UPDATE FROM JADAN GARDENS DECEMBER 2015 – EARLY WINTER
Greetings from sunny Jadan where the sky is ever blue...
and the sun shines daily, except now it is considerably cooler and the mornings have been as cool as 4 degrees celsius and days mild at around 25. So now the dormant phase has arrived and trees are starting to yellow and drop their leaves. Now after irrigation the soil remains muddy and cool for up to fifteen days and sometimes the wind picks up and one can feel the icy glaciers of the Himalayas from afar and yet Vishwaguruji always assures us that winter is only until the 15th of January when the sun starts its journey northwards (Uttarayaan) again and the locals stop eating mooli!
This month as you can see from Geetapurijis' photos we received quite a few kilos of amla fruits from our Rani farmhouse and most of them were lightly boiled and then segmented for drying in the mild winter sun and later we shall grind them and use that powder as a very valuable source of vitamin C – in a form that can easily be absorbed by the body. This little Indian gooseberry (Phyllanthus emblica) contains 700mg of vitamin C for every 100g and in ayurvedic science it is held in such high regard that it is known as the mother amongst all medicines. It is one of the fruits used in the famous laxative triphala churna, and is also prepared in pickles and candy, and even hair oils and shampoos, as it nourishes the scalp and increases the abundance and quality of hair and accelerates hair growth. What a treasure. It is believed to have originated from some of the drops of nectar that fell to mother earth after the churning of the ocean. The amla tree itself is breathtakingly beautiful and much softer and more graceful in appearance that most of our native trees here and it is not at all thorny, but very tall and winsome! Nowadays in India amla juice is widely available – organic mostly.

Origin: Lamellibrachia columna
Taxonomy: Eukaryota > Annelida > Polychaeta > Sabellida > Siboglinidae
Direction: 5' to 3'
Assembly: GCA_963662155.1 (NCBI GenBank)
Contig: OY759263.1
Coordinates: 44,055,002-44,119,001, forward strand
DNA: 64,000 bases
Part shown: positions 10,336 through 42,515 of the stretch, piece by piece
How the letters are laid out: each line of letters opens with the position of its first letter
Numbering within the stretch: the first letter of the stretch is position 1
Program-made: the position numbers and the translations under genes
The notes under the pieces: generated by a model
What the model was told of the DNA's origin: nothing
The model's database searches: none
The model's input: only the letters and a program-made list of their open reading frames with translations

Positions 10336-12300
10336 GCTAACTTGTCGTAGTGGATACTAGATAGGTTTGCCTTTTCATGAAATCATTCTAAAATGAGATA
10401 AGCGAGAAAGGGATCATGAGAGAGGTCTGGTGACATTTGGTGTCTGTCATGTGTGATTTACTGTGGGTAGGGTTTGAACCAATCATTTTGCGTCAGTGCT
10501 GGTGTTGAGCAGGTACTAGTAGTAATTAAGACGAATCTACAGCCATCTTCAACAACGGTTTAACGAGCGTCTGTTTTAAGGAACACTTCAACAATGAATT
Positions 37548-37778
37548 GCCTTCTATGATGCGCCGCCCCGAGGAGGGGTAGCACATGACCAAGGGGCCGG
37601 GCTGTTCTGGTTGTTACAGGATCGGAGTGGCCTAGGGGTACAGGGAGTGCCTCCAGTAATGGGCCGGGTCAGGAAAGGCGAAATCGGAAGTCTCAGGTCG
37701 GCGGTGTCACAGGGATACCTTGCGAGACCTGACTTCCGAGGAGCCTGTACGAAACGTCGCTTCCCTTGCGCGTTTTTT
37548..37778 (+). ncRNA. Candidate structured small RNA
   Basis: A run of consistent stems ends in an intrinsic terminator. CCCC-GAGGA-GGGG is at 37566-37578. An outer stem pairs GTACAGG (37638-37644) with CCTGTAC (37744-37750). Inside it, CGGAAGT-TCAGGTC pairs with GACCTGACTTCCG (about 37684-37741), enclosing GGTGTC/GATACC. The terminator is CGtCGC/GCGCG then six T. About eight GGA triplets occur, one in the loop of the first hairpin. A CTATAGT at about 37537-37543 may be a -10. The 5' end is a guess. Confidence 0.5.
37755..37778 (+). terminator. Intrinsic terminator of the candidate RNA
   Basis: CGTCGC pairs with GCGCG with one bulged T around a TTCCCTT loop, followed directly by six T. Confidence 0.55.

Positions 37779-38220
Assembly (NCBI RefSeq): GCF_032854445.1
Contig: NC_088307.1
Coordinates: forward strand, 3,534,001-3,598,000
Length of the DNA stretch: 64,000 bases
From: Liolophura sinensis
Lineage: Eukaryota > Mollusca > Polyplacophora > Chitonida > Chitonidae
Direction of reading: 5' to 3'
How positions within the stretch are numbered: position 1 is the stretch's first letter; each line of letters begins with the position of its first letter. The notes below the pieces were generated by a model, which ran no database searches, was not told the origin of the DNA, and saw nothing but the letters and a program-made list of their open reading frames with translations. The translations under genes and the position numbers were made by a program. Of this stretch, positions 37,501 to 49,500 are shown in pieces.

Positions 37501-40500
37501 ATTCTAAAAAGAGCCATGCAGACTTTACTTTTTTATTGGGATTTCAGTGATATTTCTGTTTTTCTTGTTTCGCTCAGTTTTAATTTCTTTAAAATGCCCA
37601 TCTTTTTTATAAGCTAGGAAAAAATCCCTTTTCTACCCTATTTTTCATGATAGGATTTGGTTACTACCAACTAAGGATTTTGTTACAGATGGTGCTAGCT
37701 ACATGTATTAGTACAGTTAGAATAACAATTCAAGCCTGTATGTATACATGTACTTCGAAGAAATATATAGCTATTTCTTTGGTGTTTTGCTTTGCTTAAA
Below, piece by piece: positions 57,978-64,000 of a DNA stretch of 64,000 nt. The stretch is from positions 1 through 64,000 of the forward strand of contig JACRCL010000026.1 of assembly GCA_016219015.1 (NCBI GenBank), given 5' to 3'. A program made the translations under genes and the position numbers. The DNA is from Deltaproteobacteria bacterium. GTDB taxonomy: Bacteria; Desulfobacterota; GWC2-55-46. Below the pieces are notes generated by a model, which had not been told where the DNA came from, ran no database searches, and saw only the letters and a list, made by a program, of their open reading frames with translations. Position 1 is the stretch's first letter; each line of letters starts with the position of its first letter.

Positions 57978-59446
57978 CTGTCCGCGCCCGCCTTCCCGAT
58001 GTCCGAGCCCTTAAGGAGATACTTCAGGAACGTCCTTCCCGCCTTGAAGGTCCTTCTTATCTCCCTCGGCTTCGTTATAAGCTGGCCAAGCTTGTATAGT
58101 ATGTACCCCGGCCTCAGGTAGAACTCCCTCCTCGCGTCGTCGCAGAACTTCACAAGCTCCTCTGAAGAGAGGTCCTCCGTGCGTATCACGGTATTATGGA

We also prepared some leaves of our moringa trees for drying this month and made a powder from these. Towards the end of the month there was enough lettuce for simple salads, and we also had every second day a warm root salad with turnips and beetroots – so nourishing and satisfying in this climate.
Now – instead of seeking shady trees – we are seeking sunny spots to sit and soak up the weak rays of warmth as the sun remains like this until the end of February and the second phase of winter – shishir. In 2016, vasant, or spring, officially starts on the 19th of February. Shishir season or ritu started on December 22nd this year, so we are only five days into it. As with all things in this part of Rajasthan, there is nothing mild in the nature – the climate is extreme and though the days may feel temperate, the night temperatures plunge into single figures and the rooms feel like fridges. No wonder the trees and plants go to sleep until March! I also feel like hibernating sometimes!
Therefore it is an ideal time to work in the gardens, as the sun is so clement and there are flowers and fruits to collect and always the morning herbs and salad and roots and leafy greens harvest. This year we have a tasty cabbage from China called pak choi which is considered as a “powerhouse” vegetable due to its high content of vitamin A and C. It is not actually literally from China, as I got the seeds from Jayadeviji in Kailash where she also cultivates it in her superb garden there.
So if you need to be rejuvenated and warmed up with sun baths and soothing herbal teas book your ticket now. January in Jadan is a cultural feast of events, and we have many programs and projects on the timetable, not least the 14th when we consume a delicious and wholesome treat called tilod which is a sweet dish made from jaggery sugar and sesame and corn, and when kites are traditionally flown all over the state.
See you soon I hope.
Happy New Year and thank you to all those who donated seeds and tools and enthusiasm and knowledge to the gardens in 2015.
All the best,
December 28th 2015